Payroll Checks

How to Calculate Payroll Checks

Calculating payroll checks can be daunting if you do not know how to do it properly. This brief overview provides a summary for calculating payroll checks so you won’t be at a loss when it comes time to pay the employees and cut checks.

If for some reason you opt to not go with the latest accounting application with a an additional payroll component, you will find yourself needing to calculate payroll checks. Barring you don’t have a payroll processing company already calculating the payroll.

While it is often stated that payrolls are complicated, when you know the figures and have the basics covered, unless you have a really complicated benefits package or have a unique situation calculating payroll checks can be simple.

The Basics of Calculating a Payroll Check

  1. Your employee completes a W-4 Form. This document enables you to pay the proper amounts to each employee. Important things to note here are the employee’s name, address, social security number or tax id, selected exemptions and marital status.
  2. From there you can calculate gross wages by taking the hourly wage and multiplying that figure by the total number of hours worked or in the case of an employee who is paid by salary, utilizing their annual wages divided by the number of times the employee is paid as the starting point for deductions. A regular work week for hourly employees is 40 hours. Hours worked beyond that are considered overtime and must be calculated as such.
  3. Next, you calculate the payroll reductions. The first calculations are the voluntary reductions that the employee indicated when they completed W-4 and/or other forms. The amounts you calculate here are to be retrieved from the employee’s gross pay and are non-taxable. (As a side note: Federal Income Tax is calculated from gross pay after these reductions.)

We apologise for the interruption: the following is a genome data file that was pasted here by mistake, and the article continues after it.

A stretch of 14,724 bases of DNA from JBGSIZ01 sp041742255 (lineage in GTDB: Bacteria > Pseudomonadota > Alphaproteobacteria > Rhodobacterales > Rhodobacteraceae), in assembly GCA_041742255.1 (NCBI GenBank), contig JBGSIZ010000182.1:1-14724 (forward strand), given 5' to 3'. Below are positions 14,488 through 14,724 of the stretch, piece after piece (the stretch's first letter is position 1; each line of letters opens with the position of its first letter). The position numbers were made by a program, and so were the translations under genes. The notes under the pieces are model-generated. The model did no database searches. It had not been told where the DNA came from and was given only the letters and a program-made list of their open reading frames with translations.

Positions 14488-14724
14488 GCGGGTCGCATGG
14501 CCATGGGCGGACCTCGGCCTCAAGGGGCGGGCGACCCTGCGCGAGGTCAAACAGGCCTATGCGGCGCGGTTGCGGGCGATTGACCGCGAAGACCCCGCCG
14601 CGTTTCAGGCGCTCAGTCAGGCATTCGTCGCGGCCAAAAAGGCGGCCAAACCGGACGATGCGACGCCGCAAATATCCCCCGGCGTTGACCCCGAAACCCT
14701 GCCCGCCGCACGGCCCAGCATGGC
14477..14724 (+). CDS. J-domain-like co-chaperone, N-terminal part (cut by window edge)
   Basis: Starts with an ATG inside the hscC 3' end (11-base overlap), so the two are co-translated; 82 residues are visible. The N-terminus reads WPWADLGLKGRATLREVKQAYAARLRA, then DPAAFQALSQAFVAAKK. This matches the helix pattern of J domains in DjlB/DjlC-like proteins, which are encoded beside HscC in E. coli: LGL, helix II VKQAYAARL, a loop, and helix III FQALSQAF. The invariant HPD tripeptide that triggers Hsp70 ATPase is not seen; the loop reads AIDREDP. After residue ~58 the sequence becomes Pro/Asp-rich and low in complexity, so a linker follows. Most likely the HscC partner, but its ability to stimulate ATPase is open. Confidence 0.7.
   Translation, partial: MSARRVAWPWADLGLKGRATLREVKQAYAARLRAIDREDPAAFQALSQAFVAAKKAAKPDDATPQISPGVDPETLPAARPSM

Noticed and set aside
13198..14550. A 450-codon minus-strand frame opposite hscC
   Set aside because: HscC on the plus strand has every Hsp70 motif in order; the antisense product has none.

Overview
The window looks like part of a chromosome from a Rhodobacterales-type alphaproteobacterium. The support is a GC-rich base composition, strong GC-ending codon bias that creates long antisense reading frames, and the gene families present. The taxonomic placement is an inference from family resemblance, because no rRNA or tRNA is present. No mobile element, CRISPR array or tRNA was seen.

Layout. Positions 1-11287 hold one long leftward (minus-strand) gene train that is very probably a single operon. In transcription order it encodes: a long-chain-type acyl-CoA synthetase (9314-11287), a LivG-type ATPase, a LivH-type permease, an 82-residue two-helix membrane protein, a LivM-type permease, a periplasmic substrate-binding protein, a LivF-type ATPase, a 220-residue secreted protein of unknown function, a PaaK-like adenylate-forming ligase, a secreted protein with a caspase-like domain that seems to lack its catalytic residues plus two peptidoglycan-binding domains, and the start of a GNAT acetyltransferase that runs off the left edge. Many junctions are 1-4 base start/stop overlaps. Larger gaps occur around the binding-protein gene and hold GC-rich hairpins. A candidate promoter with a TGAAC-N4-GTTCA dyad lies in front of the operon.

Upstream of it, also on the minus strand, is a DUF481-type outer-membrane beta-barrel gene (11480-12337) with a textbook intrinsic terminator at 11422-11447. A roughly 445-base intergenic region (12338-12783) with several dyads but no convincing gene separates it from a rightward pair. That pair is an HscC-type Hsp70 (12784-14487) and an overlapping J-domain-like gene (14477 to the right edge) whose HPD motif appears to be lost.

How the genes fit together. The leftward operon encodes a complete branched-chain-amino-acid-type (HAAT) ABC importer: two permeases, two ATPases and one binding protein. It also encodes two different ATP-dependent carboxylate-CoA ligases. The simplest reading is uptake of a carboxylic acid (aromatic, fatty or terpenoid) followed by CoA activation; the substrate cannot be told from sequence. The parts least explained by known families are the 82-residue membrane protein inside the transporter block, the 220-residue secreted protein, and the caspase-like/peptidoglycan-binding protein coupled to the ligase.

4. The second payroll deductions are the statutory payroll taxes mandated by federal and state law. These amounts differ for each employee because they based on each individual employee’s claimed deductions, filing status and state. Check with your individual state to determine the tax rate if any that must be paid.
  5. Voluntary deduction that the employee has declared come next. These include but are not limited to; 401k benefit plans, tuition payments, health insurance and direct deposits. The deductions made here impact net pay, but have no bearing on gross pay of the employee.
  6. Lastly, you take all of the figures you have compiled and subtract them to arrive at the net pay.

Consider Your Options

To ensure proper deductions and calculations be sure to use the appropriate state and federal taxation publications for your situation. While it is possible to calculate payroll checks manually, payroll software speeds the process of calculating payments to employees and reduces the possibility of error. Also you have the option of outsourcing payroll services and hiring a payroll processing company to calculate payrolls for you.